Good news, North Carolina! The annual hummingbird migration is nearly underway and we’re ready to begin spotting the graceful Ruby-throated hummingbird in backyards around parts of the Tar Heel State! Make sure your backyard is ready by setting up one of the best hummingbird feeders possible for these oncoming beauties. Each fall, thousands of these exquisite winged creatures migrate south from as far as Canada all the way down to Central America, Mexico, and parts of Florida – until it’s time to head north again in the spring to breed. So, if you want to see hummingbirds in North Carolina, read on to find out more about how and where to look.

Whether you believe the lore about hummingbirds bringing love and good luck, or are just simply fascinated by this tiny, winged bird, prepare for some springtime delight as they meander in and out of the backyard for the next few weeks!

Have you placed your feeder outside yet? Be sure to use clear nectar that’s free from harmful dyes and preservatives!

For more springtime adventure, read about the 13 very best places to go in North Carolina this spring.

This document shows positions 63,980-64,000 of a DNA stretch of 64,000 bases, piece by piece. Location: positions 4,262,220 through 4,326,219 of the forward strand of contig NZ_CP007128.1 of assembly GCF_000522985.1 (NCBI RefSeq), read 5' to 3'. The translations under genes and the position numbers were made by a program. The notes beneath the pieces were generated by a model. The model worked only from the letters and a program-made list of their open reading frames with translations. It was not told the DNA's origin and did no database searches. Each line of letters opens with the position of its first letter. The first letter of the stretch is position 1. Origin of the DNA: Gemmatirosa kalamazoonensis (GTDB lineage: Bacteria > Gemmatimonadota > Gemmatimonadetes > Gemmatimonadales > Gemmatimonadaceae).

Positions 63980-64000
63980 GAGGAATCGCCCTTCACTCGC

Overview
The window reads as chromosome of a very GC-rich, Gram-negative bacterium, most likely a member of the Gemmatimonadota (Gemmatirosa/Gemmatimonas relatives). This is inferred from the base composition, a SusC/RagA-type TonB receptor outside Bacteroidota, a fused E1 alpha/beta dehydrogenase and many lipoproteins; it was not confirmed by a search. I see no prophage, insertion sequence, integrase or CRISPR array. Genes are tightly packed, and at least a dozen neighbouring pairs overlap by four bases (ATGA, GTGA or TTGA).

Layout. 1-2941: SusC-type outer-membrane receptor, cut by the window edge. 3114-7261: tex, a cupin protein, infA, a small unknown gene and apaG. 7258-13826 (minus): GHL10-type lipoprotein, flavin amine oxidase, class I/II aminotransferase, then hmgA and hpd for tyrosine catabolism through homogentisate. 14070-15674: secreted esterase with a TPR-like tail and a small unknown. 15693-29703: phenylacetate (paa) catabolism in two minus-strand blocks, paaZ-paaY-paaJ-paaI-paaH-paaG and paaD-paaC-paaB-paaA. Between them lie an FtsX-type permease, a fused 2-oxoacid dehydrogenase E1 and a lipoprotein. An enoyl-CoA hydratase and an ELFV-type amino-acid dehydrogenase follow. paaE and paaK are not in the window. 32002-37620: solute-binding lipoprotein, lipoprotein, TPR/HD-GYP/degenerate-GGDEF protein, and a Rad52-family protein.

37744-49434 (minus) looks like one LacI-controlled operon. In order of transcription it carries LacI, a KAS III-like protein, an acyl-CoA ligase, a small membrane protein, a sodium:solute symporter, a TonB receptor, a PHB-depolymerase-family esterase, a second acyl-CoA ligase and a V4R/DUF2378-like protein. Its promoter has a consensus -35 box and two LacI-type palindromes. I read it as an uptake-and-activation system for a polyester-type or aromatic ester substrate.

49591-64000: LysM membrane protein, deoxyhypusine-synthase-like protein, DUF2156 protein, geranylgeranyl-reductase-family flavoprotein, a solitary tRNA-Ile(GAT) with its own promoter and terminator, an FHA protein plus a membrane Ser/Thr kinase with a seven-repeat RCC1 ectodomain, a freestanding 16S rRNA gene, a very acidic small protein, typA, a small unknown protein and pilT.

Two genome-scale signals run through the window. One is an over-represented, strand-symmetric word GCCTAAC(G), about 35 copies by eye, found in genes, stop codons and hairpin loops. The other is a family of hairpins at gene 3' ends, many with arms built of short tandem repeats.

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Hummingbirds in North Carolina

What types of hummingbirds are in North Carolina?

Although you’re likely to spot the Ruby throated hummingbirds most often during the migration, you might also see these species of hummingbird in North Carolina this spring.

  • Ruby throated Hummingbird
  • Rufous Hummingbird
  • Anna’s Hummingbird
  • Black-chinned Hummingbird
  • Calliope Hummingbird
  • Broad-tailed hummingbird
  • Allen’s Hummingbird


When should I hang a hummingbird feeder in North Carolina?

If you’re feeling generous, leave your hummingbird feeder out year round to cater to the birds that spend the winter in North Carolina. Otherwise, put your feeder out in the spring when most birds arrive. At either time, you’ll want to find the best hummingbird feeders for the hungry birds.

Is it safe to feed hummingbirds in North Carolina?

It is extremely safe to feed hummingbirds in North Carolina. In fact, it’s downright necessary! These birds need fuel after a long journey from South America.

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